Hereinafter, for the sake of clearness of description, reference will be made to a machine tool in which an operating tool moves relative to a workpiece. It is understood, however, that the invention is equally applicable to a machine tool in which the operating tool is fixed in position and the workpiece is moved relative to the operating tool.
Accordingly, it is a general object of the present invention to provide a method and apparatus whereby the operative or functional edge of a tool may be accurately positioned with respect to a calibration position in order to eliminate machine errors due to the foregoing reasons, and consequently to eliminate the needs for manually gauging the dimensions of a workpiece during the machining process and for manually inspecting and dimensionally gauging the workpiece after machining is completed.
Some gauging of critical parts after the machining is still frequently required, therefore it is another object of the present invention to provide a method and apparatus for accurately gauging the dimension of the workpiece.
SUMMARY OF THE INVENTION In certain types of numerically-controlled machine tools, a signal is provided which causes the tool to move from a starting position by a certain number of units of distance and at a certain rate of speed. When the tool has arrived at a predetermined position, a transfer signal is provided to the control circuitry indicating that the tool has executed the command and is ready to exe cute a new command. The control circuitry then commands the tool to move by a certain amount necessary in a direction or directions to attain a new position. The initial commands are based on the assumption that the tool length and the radius of the edge are as specified by the manufacturer, and that the tool is properly aligned in its mounting. As was pointed out, this is not necessarily correct.
According to the present invention, a calibration block is provided that has surfaces which are parallel to the X and Y movement coordinates of the machine. The positions of these surfaces in the X and Y coordinates are very accurately known. The machine is commanded by a program to bring the tool into a position adjacent to one of these surfaces. For example, assume that the tool is commanded to move along an X or horizontal axis until it is directly over the upper surface of the block that is parallel to the X axis. It is then commanded to move downwardly along the Y axis to a position at which. if attained, the tool would travel through the X or horizontal surface of the block, i.e., to a position which would be within the calibration block. When the operative or functional edge of the tool comes into contact with'the upper surface ofthe calibration block, a false transfer signal is generated and sent back to the control circuitry. This signal indicates that the tool has reached the commanded position. At the instant this signal is developed, motion of the tool is stopped, andthe program commands the tool to move upwardly again and out of contact with the block.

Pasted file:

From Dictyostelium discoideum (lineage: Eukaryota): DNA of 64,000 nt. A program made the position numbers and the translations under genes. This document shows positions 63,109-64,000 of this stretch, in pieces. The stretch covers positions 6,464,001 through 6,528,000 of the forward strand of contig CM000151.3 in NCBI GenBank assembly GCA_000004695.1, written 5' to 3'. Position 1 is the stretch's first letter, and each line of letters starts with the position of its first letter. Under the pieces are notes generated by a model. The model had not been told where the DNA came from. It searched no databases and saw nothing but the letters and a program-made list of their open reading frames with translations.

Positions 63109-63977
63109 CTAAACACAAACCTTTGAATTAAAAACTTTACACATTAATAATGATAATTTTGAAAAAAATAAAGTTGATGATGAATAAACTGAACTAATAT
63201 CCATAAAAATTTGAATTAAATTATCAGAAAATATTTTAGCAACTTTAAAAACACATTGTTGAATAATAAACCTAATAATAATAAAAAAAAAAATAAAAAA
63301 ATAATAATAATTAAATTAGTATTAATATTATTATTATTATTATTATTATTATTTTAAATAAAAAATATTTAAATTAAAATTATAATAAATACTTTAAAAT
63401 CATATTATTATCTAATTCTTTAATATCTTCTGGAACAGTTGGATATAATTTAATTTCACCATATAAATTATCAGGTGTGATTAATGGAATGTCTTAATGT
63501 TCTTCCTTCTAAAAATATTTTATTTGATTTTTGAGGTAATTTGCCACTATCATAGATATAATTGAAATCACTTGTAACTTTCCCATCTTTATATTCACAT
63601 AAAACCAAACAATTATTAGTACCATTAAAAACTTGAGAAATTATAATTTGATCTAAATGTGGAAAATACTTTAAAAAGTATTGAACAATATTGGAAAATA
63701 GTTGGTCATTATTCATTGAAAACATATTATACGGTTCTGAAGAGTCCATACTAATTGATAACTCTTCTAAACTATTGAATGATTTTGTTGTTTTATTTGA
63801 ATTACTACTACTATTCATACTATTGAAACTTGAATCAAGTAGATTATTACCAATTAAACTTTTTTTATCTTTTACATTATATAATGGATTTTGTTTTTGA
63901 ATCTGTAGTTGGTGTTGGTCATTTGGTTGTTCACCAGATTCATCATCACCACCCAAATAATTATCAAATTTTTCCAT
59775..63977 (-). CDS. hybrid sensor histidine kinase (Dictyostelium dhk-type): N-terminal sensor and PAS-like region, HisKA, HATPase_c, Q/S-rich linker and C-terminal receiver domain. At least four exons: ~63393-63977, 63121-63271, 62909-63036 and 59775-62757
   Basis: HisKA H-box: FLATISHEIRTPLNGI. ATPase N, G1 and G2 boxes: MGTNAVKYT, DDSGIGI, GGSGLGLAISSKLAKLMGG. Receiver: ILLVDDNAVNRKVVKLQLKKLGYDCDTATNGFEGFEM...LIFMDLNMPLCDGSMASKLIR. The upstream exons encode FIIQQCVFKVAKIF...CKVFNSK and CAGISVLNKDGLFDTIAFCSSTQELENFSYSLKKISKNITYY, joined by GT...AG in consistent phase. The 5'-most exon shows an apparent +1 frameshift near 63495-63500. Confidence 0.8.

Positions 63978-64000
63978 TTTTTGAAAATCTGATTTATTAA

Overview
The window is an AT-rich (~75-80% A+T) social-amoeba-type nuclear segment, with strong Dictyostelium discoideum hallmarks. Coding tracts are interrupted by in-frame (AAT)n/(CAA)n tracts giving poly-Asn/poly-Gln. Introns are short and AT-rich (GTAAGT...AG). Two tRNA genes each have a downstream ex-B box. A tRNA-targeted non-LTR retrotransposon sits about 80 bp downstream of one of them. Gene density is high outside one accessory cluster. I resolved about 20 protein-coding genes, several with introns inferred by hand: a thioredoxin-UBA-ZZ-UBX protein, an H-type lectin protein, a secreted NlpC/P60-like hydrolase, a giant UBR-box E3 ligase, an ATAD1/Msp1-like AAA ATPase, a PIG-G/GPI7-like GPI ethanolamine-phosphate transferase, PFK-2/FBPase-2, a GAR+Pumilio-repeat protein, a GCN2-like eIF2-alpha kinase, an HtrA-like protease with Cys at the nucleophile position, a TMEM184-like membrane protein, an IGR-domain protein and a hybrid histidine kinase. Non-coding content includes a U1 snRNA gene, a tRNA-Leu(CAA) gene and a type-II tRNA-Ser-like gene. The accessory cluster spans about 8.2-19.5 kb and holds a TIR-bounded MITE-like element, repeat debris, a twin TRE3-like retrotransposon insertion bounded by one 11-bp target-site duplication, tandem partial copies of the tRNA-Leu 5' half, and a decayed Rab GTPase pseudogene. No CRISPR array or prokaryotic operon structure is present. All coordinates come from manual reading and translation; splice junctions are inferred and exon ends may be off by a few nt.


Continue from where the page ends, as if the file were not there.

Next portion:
Inasmuch as the position of the surface of the block that has been contacted by the operative or functional edge of the tool is accurately known, the position of the operative or functional edge of the tool at the instant when it contacts the block is accurately known. Therefore, the program will control future positions of the actual edge of the tool, rather than the theoretical edge of the tool referenced to that calibration point in the direction of the Y axis. The operation can be repeated for calibrating the position of the member along the X axis using a surface of the calibration block that is parallel to the Y axis.
The positionable member need not necessarily be a cutting tool, but may be a probe or the like used in dimensionally gauging workpieces that have been partially or completely machined.
For example, when the method and apparatus of the invention are used for gauging dimensions of a workpiece, the operating tool comprises a probe having a non-cutting tip for contacting a workpiece to be gauged. The position of thecontacting portion of the probe is first determined by calibration with respect to a calibration block as previously described. When the probe is calibrated, a counter is preset to the position of the surface of the calibration block contacted. The probe is then commanded to travel beyond the surface of the workpiece to be gauged, i.e., to a position which would be within the workpiece. When the probe contacts the surface of the workpiece, a readout device presents a visual display of the exact position of the probe and the probe is commanded to move to another inspection position.
In the foregoing manner, all machining errors in a machine tool application due to wearof the edge of the tool, misalignment of the tool, incorrect length of the tool, etc. are automatically eliminated. Also, less precise and hence less expensive tools may be used without introducing machining errors, and the number of different tools required for a job may be reduced. The calibrating operation may be performed as many times in the course of machining a workpiece as is deemed necessary. I
In the case of a simple machining operation, calibrating may be necessary only once or twice during a complete machining operation. This may also be the case if relatively large dimensionaltolerances are permissible. On the other hand, if the part being machined has an intricate contour and many cuts are involved, or if the permissive dimensionaltolerances are extremely small, the tool may be calibrated after each cut. The calibrating process takes only a matter of seconds, which time is in no way comparable to 'the time necessary for an operator to manually gauge the dimensions of the part being machined and adjust the computer to compensate for dimensional variations.